Lessons Learned from the Walt Disney World Marathon

I’m super excited to have Hannah here on RAD today!  The 2014 Walt Disney World Marathon was her first full marathon and she is sharing her tips on traveling with family to race weekends and her struggles during the race.  Great takeaways for everyone!  But enough from me…I’ll let Hannah do the talking…


I fully intended to be writing a post about how awesome it was to complete my first marathon. How empowered I felt to have my family by my side cheering me on. And, about how we rocked it out in the park for the week following. At least I will get to tell you about the second two since I ended up pulling myself out of the race shortly after mile 16. But let’s rewind for a moment and get you all caught up.

Back in May 2013 I decided that I wanted to run the Walt Disney World Marathon 2014. When I told my husband he said he’d like to do it as well. So we both signed up.


As the date approached we talked with our families and invited them all along for the trip to Florida. My parents, my in-laws, my sister-in-law and our niece ultimately decided they would come down to watch us run.  I got to work putting together emails about Disney since my mother-in-law still refers to Magic Kingdom as “Disney” and openly declares that she “doesn’t like Disney, but loves Epcot.” I broke down each park into four emails — an intro email, two descriptive emails, and a conclusion email that included tips and tricks for that park. I also included a few general emails (transportation, resorts, packing, food, etc). I tried to space the emails out so they would arrive about once a week, but my schedule got a bit busy so some were grouped together.  I think the emails helped a little, but it still would have been easier if I had out-right planned everyone’s trip for them.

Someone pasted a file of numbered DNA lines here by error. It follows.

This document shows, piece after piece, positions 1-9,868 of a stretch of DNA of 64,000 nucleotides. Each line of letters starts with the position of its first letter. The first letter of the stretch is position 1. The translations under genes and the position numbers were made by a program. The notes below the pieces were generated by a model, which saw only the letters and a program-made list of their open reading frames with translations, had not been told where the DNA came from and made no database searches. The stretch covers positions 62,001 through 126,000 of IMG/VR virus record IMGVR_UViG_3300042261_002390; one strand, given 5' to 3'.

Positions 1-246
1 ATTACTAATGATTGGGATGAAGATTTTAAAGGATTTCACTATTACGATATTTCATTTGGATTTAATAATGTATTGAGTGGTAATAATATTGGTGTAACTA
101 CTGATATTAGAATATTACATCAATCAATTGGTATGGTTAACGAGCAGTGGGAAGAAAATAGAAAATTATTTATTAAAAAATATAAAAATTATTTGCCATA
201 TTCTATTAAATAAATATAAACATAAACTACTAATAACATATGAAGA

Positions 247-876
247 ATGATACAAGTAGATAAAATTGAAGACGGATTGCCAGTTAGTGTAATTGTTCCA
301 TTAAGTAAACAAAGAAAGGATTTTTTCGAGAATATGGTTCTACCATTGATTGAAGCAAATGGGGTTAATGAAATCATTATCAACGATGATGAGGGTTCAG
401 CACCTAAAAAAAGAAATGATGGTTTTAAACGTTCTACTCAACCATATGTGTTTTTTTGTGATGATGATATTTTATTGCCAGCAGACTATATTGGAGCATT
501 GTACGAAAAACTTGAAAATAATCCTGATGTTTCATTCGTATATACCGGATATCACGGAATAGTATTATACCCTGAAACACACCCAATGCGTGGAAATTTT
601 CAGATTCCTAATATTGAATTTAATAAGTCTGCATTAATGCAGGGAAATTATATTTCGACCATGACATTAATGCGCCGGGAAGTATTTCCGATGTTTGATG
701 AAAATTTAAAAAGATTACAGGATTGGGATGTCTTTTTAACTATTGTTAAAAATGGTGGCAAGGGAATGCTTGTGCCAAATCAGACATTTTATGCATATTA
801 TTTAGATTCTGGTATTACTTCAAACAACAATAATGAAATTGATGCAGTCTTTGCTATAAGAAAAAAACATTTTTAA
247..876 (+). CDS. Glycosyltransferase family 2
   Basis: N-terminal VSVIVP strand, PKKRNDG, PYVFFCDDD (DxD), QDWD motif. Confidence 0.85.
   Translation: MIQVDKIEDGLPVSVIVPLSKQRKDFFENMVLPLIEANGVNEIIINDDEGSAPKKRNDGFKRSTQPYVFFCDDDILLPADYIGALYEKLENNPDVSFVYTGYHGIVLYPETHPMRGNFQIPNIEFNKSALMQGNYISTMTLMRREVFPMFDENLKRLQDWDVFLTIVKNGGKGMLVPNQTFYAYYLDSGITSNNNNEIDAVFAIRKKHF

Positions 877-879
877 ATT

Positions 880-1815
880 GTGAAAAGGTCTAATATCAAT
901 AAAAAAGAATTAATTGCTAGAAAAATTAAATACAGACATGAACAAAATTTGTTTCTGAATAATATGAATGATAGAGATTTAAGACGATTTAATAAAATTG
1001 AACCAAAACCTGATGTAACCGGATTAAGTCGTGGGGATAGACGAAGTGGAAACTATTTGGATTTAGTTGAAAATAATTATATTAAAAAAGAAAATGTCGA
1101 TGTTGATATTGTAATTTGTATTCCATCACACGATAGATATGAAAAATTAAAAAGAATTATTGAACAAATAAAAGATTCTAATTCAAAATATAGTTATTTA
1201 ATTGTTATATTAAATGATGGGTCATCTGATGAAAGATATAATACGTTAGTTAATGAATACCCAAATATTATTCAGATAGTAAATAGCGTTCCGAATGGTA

Despite the minimal hiccups, we were incredibly grateful that our parents, my husband’s sister, and our niece were there cheering us on. It really made the experience something special. We also enjoyed our time on vacation with them.

I do have a few bits of advice if you are traveling with a large group of non-Disney travelers:

  1. Have face-to-face conversations early and often to gauge their planning if you are not doing it all yourself.
  2. Buy a guidebook or order maps for your travelers.
  3. Spend their first day at the park with them so they do not get overwhelmed.
  4. Remember to tell them how much you appreciate them being there.
  5. Breathe deeply, plan some time apart, and definitely don’t share rooms…you will need your own space.